In the third reading, a text from the Evangelist Luke (12; 32-48), Jesus beside the invitation to have faith in providence speaks also of the importance of the watch while waiting for the return of the Lord Jesus.
The subject to whom Jesus turns to is the” little flock”: a flock loved by God, chosen and intended for the Kingdom, but a little flock. This small number could raise doubt and discouragement in the heart of many. It is a discouragement to push away: the history of salvation is ruled by the law of the “remainders of Israel” that is the small group of true believers in whom the Kingdom is realized for the benefit of all.
The small flock is invited not to be afraid.” Do not be afraid” means watch, readiness and commitment, all in a spirit of great faith. The Kingdom is donated ( the Father” was pleased to give us the Kingdom”) and rests on his love not on our performances. We must not be afraid.
The small flock is invited also to give away its assets. “Sell all that you have and give the money to charity” This is the richness that never fails compared to the “have more” we find in the parable of the unwise rich man. This is the orientation for our heart”Where your treasure is, there is your heart”.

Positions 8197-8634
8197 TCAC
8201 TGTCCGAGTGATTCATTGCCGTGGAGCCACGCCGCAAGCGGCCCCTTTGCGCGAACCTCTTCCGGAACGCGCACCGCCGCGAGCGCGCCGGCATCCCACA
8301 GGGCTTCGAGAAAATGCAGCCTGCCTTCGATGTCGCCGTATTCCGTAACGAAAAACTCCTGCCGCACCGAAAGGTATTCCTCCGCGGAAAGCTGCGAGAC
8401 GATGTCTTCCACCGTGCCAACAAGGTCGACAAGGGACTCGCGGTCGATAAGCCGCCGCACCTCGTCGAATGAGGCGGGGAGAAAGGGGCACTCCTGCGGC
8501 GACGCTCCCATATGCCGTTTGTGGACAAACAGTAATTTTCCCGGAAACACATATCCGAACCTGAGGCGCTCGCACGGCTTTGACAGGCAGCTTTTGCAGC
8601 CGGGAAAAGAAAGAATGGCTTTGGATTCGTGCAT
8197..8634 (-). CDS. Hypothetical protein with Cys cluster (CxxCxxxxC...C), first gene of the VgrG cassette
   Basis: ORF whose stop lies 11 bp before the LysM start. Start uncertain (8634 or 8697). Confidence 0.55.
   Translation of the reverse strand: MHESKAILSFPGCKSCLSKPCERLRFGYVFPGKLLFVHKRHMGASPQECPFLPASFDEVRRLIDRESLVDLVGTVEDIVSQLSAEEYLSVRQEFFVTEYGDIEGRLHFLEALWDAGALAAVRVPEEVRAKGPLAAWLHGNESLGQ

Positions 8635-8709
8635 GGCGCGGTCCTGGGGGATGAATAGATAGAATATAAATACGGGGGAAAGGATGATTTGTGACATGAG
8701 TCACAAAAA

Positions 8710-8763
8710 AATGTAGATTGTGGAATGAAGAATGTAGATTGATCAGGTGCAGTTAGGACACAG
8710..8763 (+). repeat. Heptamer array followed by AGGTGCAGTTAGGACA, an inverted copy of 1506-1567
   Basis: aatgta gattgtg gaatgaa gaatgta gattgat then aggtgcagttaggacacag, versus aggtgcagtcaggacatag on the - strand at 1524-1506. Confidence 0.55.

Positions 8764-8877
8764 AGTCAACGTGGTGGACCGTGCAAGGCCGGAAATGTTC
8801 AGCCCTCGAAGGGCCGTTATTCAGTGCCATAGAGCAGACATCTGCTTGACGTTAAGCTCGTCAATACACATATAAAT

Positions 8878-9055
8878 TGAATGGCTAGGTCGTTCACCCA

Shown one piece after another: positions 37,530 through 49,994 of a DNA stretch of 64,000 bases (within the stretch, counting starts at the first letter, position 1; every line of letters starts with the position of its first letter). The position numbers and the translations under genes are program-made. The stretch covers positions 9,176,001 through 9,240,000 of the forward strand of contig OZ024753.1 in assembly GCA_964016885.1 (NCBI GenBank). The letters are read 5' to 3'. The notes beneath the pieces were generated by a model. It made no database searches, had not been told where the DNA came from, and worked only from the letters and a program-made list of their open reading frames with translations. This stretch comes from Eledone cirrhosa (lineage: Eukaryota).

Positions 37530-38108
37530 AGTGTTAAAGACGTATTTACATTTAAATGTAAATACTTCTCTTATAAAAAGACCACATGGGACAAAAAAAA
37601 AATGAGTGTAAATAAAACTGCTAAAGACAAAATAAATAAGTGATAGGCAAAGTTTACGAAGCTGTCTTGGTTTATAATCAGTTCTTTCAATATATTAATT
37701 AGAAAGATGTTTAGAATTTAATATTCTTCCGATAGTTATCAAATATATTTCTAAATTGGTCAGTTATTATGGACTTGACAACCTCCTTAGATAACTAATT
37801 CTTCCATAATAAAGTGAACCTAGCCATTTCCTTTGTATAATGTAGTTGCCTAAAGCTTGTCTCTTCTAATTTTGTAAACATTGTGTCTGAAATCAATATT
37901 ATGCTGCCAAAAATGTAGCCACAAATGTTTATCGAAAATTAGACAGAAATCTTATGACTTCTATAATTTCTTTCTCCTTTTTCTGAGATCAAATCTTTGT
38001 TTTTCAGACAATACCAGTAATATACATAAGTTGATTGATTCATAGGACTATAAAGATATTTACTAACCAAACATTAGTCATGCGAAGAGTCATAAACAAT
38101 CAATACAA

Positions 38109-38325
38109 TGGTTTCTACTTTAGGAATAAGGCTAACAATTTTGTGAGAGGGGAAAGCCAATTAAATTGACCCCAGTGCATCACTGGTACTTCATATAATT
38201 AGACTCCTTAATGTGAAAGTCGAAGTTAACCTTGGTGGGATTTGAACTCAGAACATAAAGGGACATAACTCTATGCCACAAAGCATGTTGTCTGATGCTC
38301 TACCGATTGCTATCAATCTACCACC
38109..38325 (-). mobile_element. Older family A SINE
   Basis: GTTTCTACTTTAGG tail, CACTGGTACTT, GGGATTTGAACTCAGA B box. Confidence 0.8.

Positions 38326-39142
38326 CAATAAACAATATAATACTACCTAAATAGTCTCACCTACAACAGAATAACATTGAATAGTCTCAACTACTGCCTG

3) Blind to evil to see Good.
The evangelical story carries on with a language full of imagery (verses 35-40) whose meaning is however very clear. “Be ready, gird your loins and light your lamps”. The image of the lamps reminds us of the parable of the wise and unwise virgins. The belt recalls the way the laborers lifted and rolled their garments at their waist so to be free in their movements and the way the travelers lifted their garments to walk faster. It is advisable to have the wandering and vigil attitude that doesn’t allow being inactive. Too many things can obstruct the spirit and make us inactive at the expenses of hope. (Hope is not only waiting for the afterlife but also the ability to transform things on this earth keeping in mind that we need to convert first otherwise. Tolstoy would be right when he wrote “Everybody thinks about changing the world but nobody thinks about changing himself”).
After the short parable of the Owner that comes back from the wedding and the one of the Lord that comes suddenly like a robber, there is the one of the loyal administrator (verses 41-48). In this way the theme of the watch is enriched by a new attitude, the loyalty in the administration of the owner’s assets and the sense of responsibility. What are the owner’s assets to be administered with loyalty and responsibility? The text doesn’t say it clearly but we can think at the use of all the goods (wealth, relationships, all) that God gave us and that we must administrate and not kept for us only.